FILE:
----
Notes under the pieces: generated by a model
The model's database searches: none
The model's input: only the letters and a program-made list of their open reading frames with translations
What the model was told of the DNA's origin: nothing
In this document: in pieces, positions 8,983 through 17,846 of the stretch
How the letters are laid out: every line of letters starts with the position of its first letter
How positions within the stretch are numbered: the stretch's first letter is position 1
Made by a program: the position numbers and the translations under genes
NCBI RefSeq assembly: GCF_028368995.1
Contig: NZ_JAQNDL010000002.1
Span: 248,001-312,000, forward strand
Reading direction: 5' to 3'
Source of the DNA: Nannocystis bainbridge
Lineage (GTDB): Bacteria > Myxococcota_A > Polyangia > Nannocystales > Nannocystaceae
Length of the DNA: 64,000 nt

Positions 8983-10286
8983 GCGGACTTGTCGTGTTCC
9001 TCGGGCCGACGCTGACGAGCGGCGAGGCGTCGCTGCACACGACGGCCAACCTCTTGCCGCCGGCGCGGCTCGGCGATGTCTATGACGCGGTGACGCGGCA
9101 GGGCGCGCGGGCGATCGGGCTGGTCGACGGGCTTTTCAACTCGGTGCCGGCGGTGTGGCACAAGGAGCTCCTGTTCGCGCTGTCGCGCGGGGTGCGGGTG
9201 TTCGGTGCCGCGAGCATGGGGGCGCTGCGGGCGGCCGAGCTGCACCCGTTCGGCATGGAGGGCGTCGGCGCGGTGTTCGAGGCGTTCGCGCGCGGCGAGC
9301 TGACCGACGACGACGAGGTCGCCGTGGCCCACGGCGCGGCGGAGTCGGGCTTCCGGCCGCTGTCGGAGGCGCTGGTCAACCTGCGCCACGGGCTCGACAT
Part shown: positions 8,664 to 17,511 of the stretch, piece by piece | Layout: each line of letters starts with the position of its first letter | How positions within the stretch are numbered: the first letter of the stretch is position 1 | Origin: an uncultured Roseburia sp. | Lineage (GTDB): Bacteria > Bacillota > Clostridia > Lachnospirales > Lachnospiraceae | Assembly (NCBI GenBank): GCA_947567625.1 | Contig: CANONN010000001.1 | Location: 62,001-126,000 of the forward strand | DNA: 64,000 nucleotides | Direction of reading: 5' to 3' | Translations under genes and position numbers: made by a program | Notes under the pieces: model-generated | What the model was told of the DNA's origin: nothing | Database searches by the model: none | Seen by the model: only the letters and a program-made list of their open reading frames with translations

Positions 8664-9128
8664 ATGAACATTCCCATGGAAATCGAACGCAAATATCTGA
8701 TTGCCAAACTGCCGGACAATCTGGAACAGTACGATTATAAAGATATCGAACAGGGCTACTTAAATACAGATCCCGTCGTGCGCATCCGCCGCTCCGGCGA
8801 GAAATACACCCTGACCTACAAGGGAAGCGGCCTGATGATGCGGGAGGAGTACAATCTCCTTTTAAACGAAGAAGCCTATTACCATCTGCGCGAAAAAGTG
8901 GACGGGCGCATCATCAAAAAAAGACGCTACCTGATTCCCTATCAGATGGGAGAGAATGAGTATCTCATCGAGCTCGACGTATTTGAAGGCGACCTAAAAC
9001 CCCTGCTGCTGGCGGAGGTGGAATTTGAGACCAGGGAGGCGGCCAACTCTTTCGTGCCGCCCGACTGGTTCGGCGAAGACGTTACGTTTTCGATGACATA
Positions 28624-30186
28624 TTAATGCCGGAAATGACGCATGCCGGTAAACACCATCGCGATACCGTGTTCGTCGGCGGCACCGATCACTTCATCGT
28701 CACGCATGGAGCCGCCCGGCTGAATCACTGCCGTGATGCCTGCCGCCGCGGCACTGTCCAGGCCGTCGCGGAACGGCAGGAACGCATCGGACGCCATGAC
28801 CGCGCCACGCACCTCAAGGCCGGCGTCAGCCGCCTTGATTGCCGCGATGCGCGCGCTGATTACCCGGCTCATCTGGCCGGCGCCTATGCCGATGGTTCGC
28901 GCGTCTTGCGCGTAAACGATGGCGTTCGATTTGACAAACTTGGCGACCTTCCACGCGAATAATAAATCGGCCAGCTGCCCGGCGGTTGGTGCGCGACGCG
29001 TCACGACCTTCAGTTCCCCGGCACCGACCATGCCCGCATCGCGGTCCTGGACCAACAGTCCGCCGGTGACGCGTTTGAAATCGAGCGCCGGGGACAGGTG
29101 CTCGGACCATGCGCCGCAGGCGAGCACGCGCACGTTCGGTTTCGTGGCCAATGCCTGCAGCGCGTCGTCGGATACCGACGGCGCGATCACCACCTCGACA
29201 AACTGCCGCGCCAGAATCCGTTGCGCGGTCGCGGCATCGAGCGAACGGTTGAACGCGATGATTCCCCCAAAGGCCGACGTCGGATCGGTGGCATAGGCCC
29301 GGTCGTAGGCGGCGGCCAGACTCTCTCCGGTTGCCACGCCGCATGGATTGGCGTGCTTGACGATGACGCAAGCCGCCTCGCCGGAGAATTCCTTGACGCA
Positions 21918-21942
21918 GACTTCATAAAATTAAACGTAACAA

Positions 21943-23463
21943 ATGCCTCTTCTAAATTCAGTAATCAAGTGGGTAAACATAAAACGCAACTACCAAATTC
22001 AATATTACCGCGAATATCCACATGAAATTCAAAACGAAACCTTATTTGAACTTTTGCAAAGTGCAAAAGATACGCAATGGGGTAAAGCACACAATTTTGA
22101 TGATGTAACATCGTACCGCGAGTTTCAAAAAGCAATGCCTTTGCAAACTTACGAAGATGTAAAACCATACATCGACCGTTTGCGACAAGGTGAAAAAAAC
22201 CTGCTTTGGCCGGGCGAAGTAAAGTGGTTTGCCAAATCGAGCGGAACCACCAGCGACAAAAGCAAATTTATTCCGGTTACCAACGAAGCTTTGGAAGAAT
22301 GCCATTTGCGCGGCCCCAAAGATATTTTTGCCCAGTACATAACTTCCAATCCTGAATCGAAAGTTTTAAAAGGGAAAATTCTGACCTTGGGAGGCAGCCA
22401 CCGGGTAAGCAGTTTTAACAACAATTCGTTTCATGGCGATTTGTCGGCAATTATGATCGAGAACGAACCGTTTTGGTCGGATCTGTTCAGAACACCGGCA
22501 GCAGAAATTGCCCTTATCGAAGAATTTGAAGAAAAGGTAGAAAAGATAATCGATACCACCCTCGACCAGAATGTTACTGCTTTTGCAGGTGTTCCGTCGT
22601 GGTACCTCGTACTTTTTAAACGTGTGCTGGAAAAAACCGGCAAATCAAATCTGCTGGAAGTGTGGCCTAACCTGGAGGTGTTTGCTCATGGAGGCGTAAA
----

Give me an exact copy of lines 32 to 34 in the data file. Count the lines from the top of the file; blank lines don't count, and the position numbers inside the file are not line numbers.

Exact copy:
28801 CGCGCCACGCACCTCAAGGCCGGCGTCAGCCGCCTTGATTGCCGCGATGCGCGCGCTGATTACCCGGCTCATCTGGCCGGCGCCTATGCCGATGGTTCGC
28901 GCGTCTTGCGCGTAAACGATGGCGTTCGATTTGACAAACTTGGCGACCTTCCACGCGAATAATAAATCGGCCAGCTGCCCGGCGGTTGGTGCGCGACGCG
29001 TCACGACCTTCAGTTCCCCGGCACCGACCATGCCCGCATCGCGGTCCTGGACCAACAGTCCGCCGGTGACGCGTTTGAAATCGAGCGCCGGGGACAGGTG